It would have been sheer cussedness to not be entranced by the Golf Estate sample unit. A scale model of the entire layout showed clumps of white-lit buildings, rising like glowing stalagmites from the midst of a 75-acre expanse of land. The grounds included a nine-hole golf course and 20 swimming pools—which, even to somebody who liked swimming pools, sounded excessive. The kitchens were stocked with Miele equipment (“the same people who did Barack Obama’s kitchen in the White House”, Rawat had said during our very first phone conversation), and the drawers had spoons and ladles in them. A plump copy of The Silver Spoon cookbook sat propped open on a stand, as if I had interrupted somebody in the act of making a soufflé. The bedrooms—three, all gorgeous—had books stacked on the bedside tables, titles so wildly out of the mainstream that they felt like genuine personal choices: Tom Bedlam by George Hagen and Wanting by Richard Flanagan, both of which, I would discover in an eerie coincidence, were described by New York Times reviewers as “Dickensian”.
Downstairs, in a cappuccino bar where Lynyrd Skynyrd’s ‘Free Bird’ was being piped through ceiling speakers, Rawat poured me coffee, and I was introduced to Harsh and Anubhav, who have been working with M3M for the past year. Wearing shiny new suits, they both seemed to treat Rawat with a gentle disdain. Through the far window, Harsh pointed out that construction work on Golf Estate had begun six months earlier, but I could only see two desultorily built floors of a single block. Golf Estate still needed five-and-three-quarter towers, not to mention the clubhouse, the reversible golf course, the ice-skating rink and the other promised amenities, all to be built in the remaining two-and-a-half years. I couldn’t imagine how that would happen.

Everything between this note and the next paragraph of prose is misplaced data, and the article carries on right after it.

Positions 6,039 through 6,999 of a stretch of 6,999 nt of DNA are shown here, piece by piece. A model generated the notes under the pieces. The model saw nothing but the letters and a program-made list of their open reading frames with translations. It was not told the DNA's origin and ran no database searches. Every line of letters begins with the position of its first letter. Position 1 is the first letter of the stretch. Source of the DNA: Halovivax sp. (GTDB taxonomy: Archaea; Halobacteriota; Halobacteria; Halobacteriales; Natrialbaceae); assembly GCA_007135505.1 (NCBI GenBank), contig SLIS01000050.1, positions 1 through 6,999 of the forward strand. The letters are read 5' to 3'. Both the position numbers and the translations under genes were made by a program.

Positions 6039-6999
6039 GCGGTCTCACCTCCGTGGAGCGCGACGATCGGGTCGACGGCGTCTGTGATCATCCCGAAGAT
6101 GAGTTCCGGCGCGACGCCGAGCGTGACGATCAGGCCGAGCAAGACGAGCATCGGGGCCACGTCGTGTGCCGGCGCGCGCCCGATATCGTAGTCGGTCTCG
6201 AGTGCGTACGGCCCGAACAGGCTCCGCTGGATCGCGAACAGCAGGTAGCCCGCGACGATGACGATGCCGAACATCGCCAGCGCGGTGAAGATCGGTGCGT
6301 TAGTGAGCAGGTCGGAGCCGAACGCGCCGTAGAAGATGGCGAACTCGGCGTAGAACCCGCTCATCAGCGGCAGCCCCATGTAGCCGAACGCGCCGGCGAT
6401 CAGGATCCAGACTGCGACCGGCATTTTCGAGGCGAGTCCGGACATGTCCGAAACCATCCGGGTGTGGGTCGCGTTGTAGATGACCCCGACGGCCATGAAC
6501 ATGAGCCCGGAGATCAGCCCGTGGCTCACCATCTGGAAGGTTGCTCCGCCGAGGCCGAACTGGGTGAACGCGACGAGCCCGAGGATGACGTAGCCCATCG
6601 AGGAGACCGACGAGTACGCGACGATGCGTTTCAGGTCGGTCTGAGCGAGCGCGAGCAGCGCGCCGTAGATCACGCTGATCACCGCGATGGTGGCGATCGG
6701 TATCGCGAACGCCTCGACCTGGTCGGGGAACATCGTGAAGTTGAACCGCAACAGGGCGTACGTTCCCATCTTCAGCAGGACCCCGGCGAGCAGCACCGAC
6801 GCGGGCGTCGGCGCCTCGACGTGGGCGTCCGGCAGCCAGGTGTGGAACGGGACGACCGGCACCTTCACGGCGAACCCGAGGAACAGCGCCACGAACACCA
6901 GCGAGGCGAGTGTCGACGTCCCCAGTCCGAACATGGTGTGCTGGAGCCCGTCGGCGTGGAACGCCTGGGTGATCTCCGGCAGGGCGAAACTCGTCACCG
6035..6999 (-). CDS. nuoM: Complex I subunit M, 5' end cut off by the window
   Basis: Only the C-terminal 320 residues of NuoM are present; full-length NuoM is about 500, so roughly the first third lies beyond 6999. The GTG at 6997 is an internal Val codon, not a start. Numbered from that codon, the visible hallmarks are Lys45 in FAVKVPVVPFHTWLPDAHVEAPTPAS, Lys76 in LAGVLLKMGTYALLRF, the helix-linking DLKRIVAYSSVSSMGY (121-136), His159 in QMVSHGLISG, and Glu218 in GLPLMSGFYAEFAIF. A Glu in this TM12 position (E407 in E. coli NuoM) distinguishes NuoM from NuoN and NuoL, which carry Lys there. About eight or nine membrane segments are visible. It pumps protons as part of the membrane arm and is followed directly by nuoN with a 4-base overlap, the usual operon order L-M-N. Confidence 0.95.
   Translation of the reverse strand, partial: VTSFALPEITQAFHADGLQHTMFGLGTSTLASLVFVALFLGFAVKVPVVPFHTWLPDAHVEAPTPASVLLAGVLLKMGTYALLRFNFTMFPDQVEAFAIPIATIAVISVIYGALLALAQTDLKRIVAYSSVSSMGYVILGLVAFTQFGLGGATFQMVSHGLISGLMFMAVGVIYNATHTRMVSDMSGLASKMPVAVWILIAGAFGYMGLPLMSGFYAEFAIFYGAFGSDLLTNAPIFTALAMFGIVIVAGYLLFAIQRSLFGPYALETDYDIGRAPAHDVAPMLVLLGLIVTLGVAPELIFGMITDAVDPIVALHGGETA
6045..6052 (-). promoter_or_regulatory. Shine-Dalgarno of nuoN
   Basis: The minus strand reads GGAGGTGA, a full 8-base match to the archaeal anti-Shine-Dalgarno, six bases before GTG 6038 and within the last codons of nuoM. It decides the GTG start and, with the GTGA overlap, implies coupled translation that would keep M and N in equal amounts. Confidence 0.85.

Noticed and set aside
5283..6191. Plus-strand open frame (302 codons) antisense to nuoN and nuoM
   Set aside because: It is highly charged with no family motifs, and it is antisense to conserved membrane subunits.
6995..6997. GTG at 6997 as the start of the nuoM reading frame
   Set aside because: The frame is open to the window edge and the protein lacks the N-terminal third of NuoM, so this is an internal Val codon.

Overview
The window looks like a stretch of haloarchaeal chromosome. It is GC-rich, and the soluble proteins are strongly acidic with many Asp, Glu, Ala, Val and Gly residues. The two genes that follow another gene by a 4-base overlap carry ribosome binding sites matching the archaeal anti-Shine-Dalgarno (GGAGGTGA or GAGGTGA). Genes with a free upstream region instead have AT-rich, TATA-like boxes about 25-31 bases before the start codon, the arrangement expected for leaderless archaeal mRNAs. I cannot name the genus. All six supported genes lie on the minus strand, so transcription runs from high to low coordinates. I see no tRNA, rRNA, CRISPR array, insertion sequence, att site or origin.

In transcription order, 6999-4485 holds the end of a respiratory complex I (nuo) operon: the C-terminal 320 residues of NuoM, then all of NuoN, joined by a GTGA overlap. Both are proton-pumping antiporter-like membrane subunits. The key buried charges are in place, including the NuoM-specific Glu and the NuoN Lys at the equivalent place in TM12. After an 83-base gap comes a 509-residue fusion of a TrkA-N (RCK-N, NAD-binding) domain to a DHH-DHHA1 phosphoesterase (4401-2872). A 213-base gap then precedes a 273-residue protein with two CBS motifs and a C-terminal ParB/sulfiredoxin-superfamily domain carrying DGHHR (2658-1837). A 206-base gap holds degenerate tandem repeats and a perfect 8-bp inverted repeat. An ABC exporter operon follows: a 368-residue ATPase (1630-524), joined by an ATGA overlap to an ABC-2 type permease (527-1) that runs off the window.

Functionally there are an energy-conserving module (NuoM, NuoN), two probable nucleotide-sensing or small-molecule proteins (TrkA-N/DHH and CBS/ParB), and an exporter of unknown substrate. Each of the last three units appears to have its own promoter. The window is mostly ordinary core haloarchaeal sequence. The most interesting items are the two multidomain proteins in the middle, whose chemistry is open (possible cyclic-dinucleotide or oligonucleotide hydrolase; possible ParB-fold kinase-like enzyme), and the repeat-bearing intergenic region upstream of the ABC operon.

“There’s going to be an aqua gym here, and there’s a reflexology walk in the Merlin,” Anubhav said.
“Everything they see in Hollywood movies, they put in here,” Rawat said with a laugh. “Sometimes without knowing what they are!”
Anubhav and Harsh frowned. This was loose talk, they seemed to feel. Then Anubhav informed me that Merlin was named not after the Arthurian magician but after the Merlion, Singapore’s half-piscine, half-leonine mascot. “Because it will be Singapore-style living.”
They talked about the Merlion with such familiarity that I asked: “Have you gone to Singapore?”
“No,” Harsh admitted, and I felt wretched for having asked the question, as if I’d cheated in a game the rules of which I knew only too well. “Maybe we’ll ask M3M to take us there, as a reward, once this project is done.”
I lingered under the air-conditioning vent before stepping back into sun, waiting also for Rawat to finish a quiet conversation with Harsh before joining me. On the music system, there was a final crash of drums, then a few seconds of silence—and then the opening bars of ‘Free Bird’ again, the song on loop all day, an unchanging soundtrack in a landscape awaiting breathless change.